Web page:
Tuesday, January 20, 2009

(extracted from the translation of a small on-line booklet called: “Taalib-ul-‘Ilm wal-Kutub” [The Student of Knowledge and Books] which was originally a lecture delivered by Shaikh Saalih bin ‘Abdil-‘Azeez Aali Shaikh in the Kingdom of Saudi Arabia and transcribed by a student of knowledge then made available for free on the internet in Arabic. The source used for this translation was the one found in http://www.sahab.org/. english version found here: http://www.al-ibaanah.com/ebooks.php?EID=80 )

From the etiquettes related to books, also, is: The manners of lending out books. Giving out books for people to borrow is not allowed unless you are giving them to someone that you trust will care for the books. The reason for this is because you have the most right to your book, unless you find someone else that is in need of it and who, when finished using it, will return it back to you.

It is mentioned in the biography of Al-Khateeb Al-Baghdaadee that a man once asked him if he could borrow one of his books, so he replied saying: “You have three days to use it.” The man said: “That is not enough time.” So Al-Khateeb said: “I have counted its pages, so if you want to make a copy of it, then three days is sufficient for you. And if you want to read it, then three days is sufficient for you. And if you want to do more than that with it, then I have the most right to my book.” This is correct, since in the past I had lent the first volume of a large book consisting of eight volumes to a brother – I don’t want to mention the title of the book, since perhaps he may hear this and think that I’m insinuating him - and now nearly twelve years have passed on, and he still has not returned it to me! And he tells me he doesn’t know where he put it. Similarly, the eighth volume of another set – even though I’m not worried so much over it – however, more than twenty years have passed and until now, he has not given it back.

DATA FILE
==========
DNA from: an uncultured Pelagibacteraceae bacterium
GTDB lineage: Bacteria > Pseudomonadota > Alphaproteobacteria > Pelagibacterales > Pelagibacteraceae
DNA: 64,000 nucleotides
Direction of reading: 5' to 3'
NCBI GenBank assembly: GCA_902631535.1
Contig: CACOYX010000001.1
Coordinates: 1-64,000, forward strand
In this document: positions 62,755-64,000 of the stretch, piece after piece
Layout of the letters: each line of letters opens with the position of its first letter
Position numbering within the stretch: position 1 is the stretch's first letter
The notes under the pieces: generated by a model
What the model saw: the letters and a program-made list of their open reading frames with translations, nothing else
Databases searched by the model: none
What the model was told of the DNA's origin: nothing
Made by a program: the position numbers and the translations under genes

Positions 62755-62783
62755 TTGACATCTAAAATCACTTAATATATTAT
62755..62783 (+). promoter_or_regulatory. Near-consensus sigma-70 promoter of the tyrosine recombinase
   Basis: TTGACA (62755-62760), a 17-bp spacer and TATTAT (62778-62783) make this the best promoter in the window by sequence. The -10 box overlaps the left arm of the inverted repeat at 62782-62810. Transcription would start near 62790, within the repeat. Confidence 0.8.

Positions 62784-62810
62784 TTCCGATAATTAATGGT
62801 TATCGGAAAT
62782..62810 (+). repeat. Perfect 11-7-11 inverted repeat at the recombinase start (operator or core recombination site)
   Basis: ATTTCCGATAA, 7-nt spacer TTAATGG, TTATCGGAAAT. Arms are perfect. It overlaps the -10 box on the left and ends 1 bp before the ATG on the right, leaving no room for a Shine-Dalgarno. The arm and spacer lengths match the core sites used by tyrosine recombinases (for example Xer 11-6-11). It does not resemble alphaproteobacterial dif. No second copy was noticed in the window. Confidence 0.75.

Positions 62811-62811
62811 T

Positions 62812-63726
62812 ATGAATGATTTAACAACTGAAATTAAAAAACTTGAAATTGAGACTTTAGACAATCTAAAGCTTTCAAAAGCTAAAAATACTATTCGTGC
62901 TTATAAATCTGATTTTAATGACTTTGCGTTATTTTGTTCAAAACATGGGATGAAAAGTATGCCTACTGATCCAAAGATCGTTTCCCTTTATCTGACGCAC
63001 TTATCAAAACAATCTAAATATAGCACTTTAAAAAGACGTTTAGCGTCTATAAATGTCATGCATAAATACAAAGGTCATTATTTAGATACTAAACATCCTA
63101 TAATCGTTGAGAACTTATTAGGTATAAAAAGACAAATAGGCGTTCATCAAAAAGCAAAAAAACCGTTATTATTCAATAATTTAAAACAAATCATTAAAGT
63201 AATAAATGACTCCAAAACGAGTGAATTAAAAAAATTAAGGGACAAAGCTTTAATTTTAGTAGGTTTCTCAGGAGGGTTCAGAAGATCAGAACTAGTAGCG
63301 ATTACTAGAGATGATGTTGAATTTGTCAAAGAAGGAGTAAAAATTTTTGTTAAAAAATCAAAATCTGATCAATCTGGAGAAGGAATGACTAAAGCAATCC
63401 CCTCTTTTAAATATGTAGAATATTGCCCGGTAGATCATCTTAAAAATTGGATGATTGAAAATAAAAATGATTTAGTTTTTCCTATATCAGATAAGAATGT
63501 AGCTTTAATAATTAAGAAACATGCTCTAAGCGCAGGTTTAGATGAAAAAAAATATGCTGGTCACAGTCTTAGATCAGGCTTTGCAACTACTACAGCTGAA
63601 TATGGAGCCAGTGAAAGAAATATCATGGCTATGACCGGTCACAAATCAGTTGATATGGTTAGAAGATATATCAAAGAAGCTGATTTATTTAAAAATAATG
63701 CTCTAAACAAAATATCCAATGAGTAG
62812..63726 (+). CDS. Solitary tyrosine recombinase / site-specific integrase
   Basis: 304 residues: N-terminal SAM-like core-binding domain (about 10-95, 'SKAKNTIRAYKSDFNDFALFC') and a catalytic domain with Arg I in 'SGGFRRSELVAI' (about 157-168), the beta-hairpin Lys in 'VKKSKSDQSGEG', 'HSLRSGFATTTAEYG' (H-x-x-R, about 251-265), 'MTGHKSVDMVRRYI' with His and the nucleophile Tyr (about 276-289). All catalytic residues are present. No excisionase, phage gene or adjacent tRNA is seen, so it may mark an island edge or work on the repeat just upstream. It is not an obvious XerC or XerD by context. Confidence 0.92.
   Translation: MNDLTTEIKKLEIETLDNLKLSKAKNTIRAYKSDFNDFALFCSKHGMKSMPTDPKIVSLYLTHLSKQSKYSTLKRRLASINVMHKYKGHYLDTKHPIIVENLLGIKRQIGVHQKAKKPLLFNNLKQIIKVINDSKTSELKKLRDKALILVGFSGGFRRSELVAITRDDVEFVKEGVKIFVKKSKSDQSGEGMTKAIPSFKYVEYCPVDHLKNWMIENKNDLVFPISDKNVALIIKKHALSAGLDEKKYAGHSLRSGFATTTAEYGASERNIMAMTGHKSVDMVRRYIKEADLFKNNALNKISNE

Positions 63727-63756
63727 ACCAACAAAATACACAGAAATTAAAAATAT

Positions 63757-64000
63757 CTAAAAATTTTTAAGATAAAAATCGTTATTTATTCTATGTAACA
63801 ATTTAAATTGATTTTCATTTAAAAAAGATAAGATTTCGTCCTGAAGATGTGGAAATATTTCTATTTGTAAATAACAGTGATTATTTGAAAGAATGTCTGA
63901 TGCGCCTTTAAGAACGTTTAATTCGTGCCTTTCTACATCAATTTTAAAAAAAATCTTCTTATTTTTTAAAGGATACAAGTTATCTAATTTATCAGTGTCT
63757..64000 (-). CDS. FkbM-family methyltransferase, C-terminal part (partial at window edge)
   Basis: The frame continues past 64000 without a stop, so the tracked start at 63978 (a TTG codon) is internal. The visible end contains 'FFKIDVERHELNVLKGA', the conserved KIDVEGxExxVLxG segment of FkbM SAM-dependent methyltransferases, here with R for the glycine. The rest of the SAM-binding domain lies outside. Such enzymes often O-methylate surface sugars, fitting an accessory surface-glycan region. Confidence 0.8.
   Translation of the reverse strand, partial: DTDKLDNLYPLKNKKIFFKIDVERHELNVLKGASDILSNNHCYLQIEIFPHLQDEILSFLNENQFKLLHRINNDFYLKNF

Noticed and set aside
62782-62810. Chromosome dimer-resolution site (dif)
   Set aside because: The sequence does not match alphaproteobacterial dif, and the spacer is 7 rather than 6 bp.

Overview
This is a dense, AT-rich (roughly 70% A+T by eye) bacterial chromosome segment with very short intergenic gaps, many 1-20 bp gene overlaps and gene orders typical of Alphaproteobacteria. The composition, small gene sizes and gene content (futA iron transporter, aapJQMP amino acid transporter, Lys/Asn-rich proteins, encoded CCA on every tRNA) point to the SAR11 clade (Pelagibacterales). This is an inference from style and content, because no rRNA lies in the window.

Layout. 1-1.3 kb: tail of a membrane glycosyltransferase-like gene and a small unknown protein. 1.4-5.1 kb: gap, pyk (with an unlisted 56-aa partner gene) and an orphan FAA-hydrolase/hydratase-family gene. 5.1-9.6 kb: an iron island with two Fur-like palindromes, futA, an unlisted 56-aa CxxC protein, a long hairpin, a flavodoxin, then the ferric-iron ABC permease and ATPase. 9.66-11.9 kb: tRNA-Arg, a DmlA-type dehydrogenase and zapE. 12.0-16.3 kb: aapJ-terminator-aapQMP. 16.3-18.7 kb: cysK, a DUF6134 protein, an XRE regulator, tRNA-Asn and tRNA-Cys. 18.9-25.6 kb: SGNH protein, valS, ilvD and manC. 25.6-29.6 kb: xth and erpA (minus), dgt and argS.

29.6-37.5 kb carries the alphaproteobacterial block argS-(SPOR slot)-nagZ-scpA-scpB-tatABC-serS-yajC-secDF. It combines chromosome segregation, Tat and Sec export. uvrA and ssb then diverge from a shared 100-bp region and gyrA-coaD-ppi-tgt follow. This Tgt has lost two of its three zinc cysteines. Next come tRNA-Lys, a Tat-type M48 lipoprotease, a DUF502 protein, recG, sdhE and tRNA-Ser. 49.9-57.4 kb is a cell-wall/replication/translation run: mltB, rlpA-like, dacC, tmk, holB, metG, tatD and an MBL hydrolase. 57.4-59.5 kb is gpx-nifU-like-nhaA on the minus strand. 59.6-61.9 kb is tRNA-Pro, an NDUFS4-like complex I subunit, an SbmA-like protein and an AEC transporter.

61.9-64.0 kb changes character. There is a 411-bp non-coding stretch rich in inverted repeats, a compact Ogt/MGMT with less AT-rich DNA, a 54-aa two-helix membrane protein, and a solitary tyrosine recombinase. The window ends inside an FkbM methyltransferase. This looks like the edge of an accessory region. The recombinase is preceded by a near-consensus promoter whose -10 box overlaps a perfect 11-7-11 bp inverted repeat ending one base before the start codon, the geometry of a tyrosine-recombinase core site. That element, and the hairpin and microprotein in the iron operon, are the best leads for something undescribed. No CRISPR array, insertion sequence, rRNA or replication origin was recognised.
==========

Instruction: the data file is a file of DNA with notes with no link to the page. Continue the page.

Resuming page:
This is why a poet once said: “Do not lend your books And make your answer some excuse Whoever does in fact lend a book, I swear he has not done something good.”

Another person said: “The perdition of books is in lending them.”

It was once said to a man from India who had opened up a huge library: “How did you create this library?” He replied: “By borrowing books from people.” He was asked: “How is that?” So he said: “I borrow a book and don’t return it. This is how I was able to create this library.” The man asked: “Isn’t this a crime against those you borrow from?” He replied: “Whoever lends his books to people is insane. And whoever gives back what he borrows is even more insane than him.”

This is since souls are attached to books. In his book al-Qawaa’id, while speaking about a principle, Al-Haafidh Ibn Rajab mentioned that there is no capital punishment of cutting off the hand for stealing them – i.e. if a person steals a book, then according to some scholars, he does not have to have his hand cut off. This is since there is a doubt in this – i.e. that the truth contained in books is (free) for everyone.

So for example, one of your fellow students or colleagues may get a book and then believe that he has a right to it, especially if the book is a charitable copy or it was given to you as a gift or so on. So this would cause him to take the issue of returning it lightly. He will be lax in giving the book back. And you will be the one who loses out on the book.

Therefore, if you are not sure if the one who is asking to borrow a book from you is serious and will benefit from it in a short amount of days and nights, then do not lend him the book. This is since when you lend your books out to people, you are depriving yourself from their benefit. And not every one that borrows a book can be trusted with it, for how many people have borrowed books and not returned them!